Fraud, risk management emerging technologies -- these issues know no boundaries. That's why we're launching a series of new international BankInfoSecurity sites to draw proper attention to local issues that impact the global banking industry.
Global banking institutions can learn a great deal from Japan's disaster planning and response. But security expert Mark Lobel of PricewaterhouseCoopers says this growing crisis also teaches us: "Even the best laid plans only go so far."
Institutions can learn a great deal from Japan's disaster planning and response. But security expert Mark Lobel of PricewaterhouseCoopers says this growing crisis also teaches us: "Even the best laid plans only go so far."
To ramp up efforts to detect Medicaid fraud, the Department of Health and Human Services is proposing a rule that would enable states to use federal matching funds to support Medicaid claims data mining.
Australia's government agencies can learn a lot from the nation's banks, when it comes to risk management and protecting privacy, says Graham Ingram, General Manager of the Australian Computer Emergency Response Team. "There are too many people in government organisations who are in denial [of risks]," he says.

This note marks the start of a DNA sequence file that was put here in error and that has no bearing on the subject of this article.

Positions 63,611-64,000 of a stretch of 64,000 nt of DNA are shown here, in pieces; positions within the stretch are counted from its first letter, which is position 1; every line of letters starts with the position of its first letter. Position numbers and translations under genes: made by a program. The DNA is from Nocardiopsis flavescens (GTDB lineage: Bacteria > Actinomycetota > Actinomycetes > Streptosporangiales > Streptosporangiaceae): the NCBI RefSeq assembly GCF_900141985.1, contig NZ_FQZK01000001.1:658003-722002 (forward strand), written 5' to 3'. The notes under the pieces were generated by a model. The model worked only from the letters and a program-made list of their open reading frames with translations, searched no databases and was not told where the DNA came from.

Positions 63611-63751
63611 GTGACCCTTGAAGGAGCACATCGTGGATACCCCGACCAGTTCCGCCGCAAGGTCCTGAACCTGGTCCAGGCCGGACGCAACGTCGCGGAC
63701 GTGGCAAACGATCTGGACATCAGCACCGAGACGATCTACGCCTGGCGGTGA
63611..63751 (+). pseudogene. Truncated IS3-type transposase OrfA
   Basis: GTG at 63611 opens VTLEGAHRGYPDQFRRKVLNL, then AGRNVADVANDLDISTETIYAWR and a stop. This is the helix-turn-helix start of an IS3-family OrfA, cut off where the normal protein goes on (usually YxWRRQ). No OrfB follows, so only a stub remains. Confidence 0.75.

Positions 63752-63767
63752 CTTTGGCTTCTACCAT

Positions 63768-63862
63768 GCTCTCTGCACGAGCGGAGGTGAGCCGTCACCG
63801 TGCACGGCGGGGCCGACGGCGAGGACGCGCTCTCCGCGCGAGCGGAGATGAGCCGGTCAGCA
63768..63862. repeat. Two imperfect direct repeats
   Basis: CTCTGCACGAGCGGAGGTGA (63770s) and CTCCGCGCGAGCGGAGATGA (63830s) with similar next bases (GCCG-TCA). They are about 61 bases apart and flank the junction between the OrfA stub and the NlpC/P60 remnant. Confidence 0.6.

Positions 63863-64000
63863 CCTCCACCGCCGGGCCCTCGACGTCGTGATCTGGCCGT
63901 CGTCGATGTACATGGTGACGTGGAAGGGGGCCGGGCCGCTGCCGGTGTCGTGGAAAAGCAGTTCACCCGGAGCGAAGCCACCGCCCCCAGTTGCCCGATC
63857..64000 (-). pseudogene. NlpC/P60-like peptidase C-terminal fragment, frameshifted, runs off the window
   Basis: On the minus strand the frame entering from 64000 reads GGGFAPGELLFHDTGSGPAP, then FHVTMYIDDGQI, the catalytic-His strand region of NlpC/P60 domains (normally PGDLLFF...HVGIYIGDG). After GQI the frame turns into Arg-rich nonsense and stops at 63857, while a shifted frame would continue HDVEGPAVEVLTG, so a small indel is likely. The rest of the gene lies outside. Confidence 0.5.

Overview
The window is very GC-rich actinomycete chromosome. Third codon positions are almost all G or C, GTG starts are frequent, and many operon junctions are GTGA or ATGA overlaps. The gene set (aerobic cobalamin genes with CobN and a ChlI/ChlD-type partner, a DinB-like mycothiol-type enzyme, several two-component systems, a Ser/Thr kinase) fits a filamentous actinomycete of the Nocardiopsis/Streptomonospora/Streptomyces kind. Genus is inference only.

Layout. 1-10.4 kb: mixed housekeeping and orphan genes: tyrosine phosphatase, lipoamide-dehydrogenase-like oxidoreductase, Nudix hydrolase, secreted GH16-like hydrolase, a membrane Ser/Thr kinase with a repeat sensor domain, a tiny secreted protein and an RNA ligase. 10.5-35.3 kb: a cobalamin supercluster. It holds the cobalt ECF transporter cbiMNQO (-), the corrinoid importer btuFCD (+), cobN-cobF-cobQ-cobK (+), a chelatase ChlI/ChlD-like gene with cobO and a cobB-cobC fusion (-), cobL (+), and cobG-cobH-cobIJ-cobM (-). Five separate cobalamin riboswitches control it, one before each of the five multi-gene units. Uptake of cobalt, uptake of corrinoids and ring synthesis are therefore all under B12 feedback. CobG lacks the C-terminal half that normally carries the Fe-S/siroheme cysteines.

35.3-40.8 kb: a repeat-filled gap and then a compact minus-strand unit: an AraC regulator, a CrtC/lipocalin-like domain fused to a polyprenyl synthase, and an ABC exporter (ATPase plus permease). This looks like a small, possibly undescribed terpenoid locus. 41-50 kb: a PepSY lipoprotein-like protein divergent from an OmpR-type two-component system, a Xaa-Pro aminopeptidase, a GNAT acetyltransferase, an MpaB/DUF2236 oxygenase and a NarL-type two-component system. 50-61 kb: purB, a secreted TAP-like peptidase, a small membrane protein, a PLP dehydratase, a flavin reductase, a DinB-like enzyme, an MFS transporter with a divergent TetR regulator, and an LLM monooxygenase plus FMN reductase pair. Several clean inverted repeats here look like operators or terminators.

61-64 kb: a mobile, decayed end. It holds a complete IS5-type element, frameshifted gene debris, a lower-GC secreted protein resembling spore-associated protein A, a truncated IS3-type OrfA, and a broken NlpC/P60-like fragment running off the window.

When the business demands the latest tools and technologies, saying "no" is not a viable option. "Clearly, these are disruptive things, but they also are extremely valuable," says Simon Godfrey, Director, Security Solutions at CA Technologies UK.
Cobit, ITIL, ISO, NIST, an alphabet soup of standards governments often rely on to assure the safety of their IT systems. Ohio government IT leaders saw standardizing on one framework to be a more efficient way to help safeguard IT.
Disaster recovery expert Regina Phelps says Japan's nuclear emergency puts local citizens at risk, but organizations globally can learn from the crisis. "I hope that all of us look at this and ask, 'What can I do to be better prepared?'"
Insurer Health Net is notifying 1.9 million individuals that their healthcare and personal information may have been breached as a result of nine server drives missing from a California data center managed by IBM.
The Internet is inherently insecure, and the only way to ensure today's evolving information systems is to build them upon three pillars of trust. This is the premise of Mike Ozburn, Principal at Booz Allen Hamilton, which has just authored a new white paper about these pillars.